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Durham Tech, Durham Public Schools partner to help high school students earn a credential before graduating

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Durham Technical Community College and Durham Public Schools (DPS) announced a new partnership this week that will ensure 25% – or one in four DPS students – complete a college credential by the time they graduate high school.

The goal is to award at least 500 DPS students with an associate degree or workforce credential in addition to their high school diploma.

Durham Tech President J.B. Buxton called the partnership transformative.

“We are being intentional in our approach to ensure that obstacles are removed and pathways are created for all students to have the option to graduate high school with a workforce credential or an associate degree,” he said.

Buxton added that both systems are implementing strategies to reach their goal of 25%. Some of those strategies include teaching college courses in the high schools, working with families to map out pathways to workforce credentials and college degrees, and addressing the cost of books and transportation.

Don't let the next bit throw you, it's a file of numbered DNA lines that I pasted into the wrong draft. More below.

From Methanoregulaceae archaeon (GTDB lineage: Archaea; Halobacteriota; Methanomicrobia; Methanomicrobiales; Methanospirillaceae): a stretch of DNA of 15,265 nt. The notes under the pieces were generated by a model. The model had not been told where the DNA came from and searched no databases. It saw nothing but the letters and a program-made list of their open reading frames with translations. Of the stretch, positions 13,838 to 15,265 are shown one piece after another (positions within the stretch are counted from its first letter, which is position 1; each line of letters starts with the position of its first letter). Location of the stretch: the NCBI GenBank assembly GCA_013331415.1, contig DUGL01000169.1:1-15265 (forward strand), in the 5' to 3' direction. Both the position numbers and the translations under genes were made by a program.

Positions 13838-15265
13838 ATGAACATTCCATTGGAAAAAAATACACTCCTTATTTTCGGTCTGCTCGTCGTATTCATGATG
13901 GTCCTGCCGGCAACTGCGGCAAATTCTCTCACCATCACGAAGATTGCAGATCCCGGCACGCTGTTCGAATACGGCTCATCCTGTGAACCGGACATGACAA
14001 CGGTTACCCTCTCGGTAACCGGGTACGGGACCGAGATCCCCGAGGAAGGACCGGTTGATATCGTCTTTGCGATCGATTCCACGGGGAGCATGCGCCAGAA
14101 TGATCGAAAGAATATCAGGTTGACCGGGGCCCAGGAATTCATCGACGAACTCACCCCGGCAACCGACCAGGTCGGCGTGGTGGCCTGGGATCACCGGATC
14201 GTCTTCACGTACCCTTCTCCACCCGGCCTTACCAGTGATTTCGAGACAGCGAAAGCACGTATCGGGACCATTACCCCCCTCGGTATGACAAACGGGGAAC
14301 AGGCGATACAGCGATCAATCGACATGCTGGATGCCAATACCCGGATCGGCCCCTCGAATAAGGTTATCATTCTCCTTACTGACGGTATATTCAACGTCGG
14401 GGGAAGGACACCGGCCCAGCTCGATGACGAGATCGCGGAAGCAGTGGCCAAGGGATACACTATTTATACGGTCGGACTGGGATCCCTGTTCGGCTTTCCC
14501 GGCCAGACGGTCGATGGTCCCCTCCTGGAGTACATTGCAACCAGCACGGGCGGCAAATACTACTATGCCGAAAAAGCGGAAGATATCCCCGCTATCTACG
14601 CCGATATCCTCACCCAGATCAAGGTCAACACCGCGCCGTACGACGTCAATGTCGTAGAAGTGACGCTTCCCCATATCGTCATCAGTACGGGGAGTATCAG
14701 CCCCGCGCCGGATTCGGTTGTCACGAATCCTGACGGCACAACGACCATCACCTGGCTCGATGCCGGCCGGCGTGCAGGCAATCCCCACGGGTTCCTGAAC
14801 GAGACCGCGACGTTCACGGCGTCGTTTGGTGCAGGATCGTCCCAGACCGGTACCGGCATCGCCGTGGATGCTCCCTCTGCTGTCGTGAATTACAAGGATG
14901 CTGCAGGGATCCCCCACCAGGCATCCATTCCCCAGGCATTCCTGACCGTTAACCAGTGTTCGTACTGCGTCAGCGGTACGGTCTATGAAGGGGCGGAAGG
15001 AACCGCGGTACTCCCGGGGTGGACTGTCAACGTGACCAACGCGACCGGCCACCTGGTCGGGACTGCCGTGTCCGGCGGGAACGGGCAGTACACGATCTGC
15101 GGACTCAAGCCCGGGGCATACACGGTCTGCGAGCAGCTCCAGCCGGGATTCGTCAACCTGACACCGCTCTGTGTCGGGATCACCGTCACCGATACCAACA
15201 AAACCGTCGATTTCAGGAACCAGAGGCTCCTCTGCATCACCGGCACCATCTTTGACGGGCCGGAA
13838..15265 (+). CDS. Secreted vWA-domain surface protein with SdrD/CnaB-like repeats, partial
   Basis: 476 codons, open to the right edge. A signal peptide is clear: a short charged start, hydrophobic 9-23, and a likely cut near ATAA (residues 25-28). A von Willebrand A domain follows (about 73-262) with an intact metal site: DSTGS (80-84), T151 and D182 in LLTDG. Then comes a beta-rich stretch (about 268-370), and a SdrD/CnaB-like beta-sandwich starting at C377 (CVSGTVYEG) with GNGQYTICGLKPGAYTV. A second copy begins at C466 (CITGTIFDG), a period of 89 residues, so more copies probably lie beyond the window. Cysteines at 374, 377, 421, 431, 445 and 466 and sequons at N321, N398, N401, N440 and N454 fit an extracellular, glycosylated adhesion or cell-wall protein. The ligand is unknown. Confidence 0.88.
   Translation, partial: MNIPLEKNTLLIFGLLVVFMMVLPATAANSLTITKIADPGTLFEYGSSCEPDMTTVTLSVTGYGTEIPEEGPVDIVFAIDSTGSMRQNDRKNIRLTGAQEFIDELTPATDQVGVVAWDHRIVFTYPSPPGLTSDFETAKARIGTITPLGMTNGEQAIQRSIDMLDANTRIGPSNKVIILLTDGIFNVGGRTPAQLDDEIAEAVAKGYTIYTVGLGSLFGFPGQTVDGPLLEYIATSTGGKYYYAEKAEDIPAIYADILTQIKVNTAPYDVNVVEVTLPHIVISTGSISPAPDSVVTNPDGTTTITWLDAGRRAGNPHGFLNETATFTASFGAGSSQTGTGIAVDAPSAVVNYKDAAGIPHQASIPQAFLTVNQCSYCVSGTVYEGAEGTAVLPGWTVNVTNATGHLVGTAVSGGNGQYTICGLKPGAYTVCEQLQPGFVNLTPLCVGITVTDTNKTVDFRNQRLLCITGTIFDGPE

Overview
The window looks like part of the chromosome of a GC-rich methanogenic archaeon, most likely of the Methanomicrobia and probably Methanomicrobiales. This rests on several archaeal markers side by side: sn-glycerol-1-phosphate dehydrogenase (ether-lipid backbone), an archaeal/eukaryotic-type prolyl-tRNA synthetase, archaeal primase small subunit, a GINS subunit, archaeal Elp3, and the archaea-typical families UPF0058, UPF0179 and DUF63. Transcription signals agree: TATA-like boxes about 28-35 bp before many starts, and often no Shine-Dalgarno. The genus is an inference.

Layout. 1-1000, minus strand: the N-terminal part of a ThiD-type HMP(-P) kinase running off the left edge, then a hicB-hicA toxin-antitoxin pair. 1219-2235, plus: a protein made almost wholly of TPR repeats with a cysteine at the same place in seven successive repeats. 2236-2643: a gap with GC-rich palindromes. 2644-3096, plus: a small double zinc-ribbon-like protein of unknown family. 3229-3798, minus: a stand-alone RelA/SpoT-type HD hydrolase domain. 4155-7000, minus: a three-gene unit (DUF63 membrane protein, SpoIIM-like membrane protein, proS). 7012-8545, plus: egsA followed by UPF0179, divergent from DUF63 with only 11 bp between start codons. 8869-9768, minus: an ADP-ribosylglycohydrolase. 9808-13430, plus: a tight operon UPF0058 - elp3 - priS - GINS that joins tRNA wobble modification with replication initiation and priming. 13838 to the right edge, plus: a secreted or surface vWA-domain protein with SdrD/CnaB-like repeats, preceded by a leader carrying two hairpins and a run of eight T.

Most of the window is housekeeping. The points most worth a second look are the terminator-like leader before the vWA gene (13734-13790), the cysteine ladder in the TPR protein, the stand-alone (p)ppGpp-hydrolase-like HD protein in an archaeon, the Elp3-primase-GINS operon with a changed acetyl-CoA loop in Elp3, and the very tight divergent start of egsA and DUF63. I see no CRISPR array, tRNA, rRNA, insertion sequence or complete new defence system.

“We must provide easy-to-understand information about our programs and ensure all high school students understand that postsecondary education is possible and a pathway to opportunity for them,” Buxton continued.

Durham Public Schools Superintendent Dr. Pascal Mubenga said in the press release that this initiative seeks to remove barriers and create more equitable educational attainment.

High school students in North Carolina are able to take community college courses tuition-free under Career and College Promise (CCP). The dual-enrollment program provides “educational opportunities to accelerate completion of college certificates, diplomas, and associate degrees that lead to a college transfer or provide entry-level job skills.”

You may view the full press release here.

Emily Thomas

Emily Thomas is a policy analyst for EducationNC.